DUARTE PROVINCE, DOMINICAN REPUBLIC
Nestled in the heart of the cacao rich Duarte province in the Dominican Republic, Öko-Caribe (or “eco-Caribe,” in German) is a gem amongst cacao suppliers. With more than 50 years of combined experience in cacao, owners Adriano de Jesus Rodriguez and Gualberto Acebey Torrejon have fine-tuned their systems to ensure consistent, superior quality in their 500+ tons of annual production. Öko Caribe maintains close relationships with its 165 farmers through technical training, in agronomic practices and organic certification. In addition, owners Adriano and Gualberto have personal relationships with all farmers, offering microfinance loans for cacao-related expenses, as well as personal loans for family emergencies or other community needs. The loyalty between Öko Caribe and the farmers they work with is not only evidenced in daily interactions between staff, management and farmers, but also in their best-in-class, award winning final product.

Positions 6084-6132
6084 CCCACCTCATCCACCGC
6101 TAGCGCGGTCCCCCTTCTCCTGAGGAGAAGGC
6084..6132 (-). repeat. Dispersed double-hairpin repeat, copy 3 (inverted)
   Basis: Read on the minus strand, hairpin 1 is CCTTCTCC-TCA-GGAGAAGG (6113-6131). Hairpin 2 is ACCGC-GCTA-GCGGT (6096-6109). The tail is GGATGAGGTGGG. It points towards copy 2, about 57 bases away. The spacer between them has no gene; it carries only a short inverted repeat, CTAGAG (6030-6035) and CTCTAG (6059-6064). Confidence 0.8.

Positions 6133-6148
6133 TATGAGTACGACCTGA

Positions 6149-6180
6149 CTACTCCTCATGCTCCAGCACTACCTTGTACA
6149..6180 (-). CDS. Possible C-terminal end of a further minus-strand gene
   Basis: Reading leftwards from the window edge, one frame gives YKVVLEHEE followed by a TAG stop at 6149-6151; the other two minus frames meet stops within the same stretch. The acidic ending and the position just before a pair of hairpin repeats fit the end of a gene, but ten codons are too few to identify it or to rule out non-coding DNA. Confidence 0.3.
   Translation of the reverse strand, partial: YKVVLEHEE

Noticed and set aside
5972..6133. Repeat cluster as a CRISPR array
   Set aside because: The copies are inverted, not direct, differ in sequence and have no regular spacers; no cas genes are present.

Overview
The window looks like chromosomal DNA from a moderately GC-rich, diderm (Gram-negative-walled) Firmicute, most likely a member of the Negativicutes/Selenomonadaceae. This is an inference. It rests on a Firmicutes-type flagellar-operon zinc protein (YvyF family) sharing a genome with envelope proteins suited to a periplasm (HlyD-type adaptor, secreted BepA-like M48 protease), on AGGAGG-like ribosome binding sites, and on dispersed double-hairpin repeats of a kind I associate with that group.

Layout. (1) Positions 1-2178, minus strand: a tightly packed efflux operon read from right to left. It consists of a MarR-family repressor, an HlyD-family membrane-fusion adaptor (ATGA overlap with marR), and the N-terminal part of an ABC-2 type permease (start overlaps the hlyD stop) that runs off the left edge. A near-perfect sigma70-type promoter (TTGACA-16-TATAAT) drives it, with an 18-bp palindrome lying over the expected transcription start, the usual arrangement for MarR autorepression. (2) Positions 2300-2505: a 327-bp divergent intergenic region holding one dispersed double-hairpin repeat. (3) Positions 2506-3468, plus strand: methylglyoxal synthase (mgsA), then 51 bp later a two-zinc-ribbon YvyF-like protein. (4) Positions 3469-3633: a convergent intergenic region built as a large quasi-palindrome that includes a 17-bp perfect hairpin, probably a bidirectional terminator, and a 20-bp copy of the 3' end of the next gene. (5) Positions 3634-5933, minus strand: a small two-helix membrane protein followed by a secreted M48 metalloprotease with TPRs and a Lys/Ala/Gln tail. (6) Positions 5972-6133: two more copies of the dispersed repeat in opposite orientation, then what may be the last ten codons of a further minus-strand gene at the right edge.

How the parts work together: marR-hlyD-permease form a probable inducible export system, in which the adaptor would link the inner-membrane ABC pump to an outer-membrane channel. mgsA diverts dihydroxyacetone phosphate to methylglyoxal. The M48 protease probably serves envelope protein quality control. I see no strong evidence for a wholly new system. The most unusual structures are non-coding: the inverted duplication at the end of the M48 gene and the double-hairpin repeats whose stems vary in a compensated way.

GUATUSO, COSTA RICA
Edwin Sibaja lives with his family on a small plot of land in Guatuso, the town on the outskirts of Upala. Edwin has many years of agricultural experience. He operates a carefully managed family cacao plantation and implements sustainable agricultural practices.
He is an astute learner and is always seeking out ways to improve his cacao production. He is also a respected community leader and is often found on his neighbors’ plantations helping share cacao producing best practices.
Edwin represents those cacao producers that successfully implement sustainable growing practices as well as proper cropping and nutrition, in accordance with the Nahua Cacao Renovation Program. Tending a well-managed plantation with an appropriate balance of nutrients, Edwin now requires assistance to improve the quality of the varieties of his cacao trees.
As a member of Nahua’s producer network, Edwin will benefit from the company’s greenhouse and access to high-quality cacao varieties. Technical assistants also work with Edwin to ensure he has the tools necessary to manage his own cacao tree nursery.